4. Rectus Abdominal Muscles
  5. Peritoneum
  6. Uterus

 

In majority of the cases, the only muscle tissue that is cut is the uterus. Of these 6 layers listed above, the rectus muscle is the only layer that isn’t routinely cut. Every other layer has to be cut to enter the abdominal cavity.

 

C-Section Myth: The rectus abdominal muscles (think you’re ‘six pack’) are cut during C-sections. This is actually not true in the vast majority of cases. The only muscle that is always cut during a C-section is the uterus.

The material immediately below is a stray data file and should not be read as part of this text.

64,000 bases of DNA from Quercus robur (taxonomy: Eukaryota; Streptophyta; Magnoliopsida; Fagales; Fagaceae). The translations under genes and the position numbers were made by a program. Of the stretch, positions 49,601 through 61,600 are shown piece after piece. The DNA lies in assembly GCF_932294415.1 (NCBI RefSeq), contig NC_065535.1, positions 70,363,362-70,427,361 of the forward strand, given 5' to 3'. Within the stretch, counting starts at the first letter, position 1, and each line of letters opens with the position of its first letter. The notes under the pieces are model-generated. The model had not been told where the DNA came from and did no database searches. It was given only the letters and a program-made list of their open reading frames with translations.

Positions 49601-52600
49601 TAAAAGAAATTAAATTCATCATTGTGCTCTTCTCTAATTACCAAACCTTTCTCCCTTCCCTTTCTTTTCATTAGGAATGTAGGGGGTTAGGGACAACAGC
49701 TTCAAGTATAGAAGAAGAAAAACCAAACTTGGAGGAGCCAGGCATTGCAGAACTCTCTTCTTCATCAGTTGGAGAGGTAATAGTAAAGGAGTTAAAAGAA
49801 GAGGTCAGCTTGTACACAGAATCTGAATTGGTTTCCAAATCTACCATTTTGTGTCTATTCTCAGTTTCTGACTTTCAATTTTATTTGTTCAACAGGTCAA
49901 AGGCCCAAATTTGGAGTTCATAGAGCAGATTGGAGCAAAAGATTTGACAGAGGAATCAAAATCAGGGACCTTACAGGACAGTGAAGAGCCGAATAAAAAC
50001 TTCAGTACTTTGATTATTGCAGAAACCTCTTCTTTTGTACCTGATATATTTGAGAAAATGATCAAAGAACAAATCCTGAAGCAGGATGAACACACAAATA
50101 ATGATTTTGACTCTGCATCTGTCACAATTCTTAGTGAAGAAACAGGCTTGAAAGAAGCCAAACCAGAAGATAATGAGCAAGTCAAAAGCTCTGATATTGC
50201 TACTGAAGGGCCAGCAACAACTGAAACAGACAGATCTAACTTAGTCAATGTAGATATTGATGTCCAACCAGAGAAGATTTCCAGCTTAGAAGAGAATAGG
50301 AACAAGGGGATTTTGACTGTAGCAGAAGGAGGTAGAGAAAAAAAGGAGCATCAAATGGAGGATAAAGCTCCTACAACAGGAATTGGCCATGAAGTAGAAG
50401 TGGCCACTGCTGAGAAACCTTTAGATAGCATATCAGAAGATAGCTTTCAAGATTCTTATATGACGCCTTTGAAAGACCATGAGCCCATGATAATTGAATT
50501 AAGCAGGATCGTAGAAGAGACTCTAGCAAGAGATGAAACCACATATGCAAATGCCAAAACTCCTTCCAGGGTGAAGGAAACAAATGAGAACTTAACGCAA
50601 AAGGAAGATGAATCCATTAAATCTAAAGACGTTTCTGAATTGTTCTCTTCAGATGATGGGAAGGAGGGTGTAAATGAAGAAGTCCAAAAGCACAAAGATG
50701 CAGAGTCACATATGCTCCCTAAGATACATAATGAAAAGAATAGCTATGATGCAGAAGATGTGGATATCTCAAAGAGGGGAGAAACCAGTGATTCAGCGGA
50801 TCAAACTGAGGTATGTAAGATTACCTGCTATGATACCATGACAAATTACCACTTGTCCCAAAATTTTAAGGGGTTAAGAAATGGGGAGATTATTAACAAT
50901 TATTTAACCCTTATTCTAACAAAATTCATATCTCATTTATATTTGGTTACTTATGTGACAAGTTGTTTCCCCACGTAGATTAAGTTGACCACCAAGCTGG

The uterus is a MUSCLE.  This is the only muscle that must be cut in order to get your baby out.

 

You may be wondering, if the abdominal muscles are rarely cut during a C-section…

 

Why Is My Core Weak?

 

Your core may feel weak after a c-section for several reasons.

 

1) Your rectus muscles are stretched apart as your uterus grows throughout pregnancy. This will weaken the muscles of your abdomen.

 

2) As your core muscles lengthen throughout pregnancy the quality of contractions and efficiency of contractions can reduce. The less muscle activation the weaker your core can become. 

 

3) For a C-section, the layers cut through are stitched back together and will need time to heal and can impact the strength and contraction quality and nerve firing efficiency of the core muscles.

 

How Long Does It Take To Heal After A C-Section?